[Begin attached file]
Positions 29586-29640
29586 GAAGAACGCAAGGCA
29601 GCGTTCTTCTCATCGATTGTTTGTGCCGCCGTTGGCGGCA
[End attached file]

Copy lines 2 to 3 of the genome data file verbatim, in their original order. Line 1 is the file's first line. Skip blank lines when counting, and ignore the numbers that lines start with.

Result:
29586 GAAGAACGCAAGGCA
29601 GCGTTCTTCTCATCGATTGTTTGTGCCGCCGTTGGCGGCA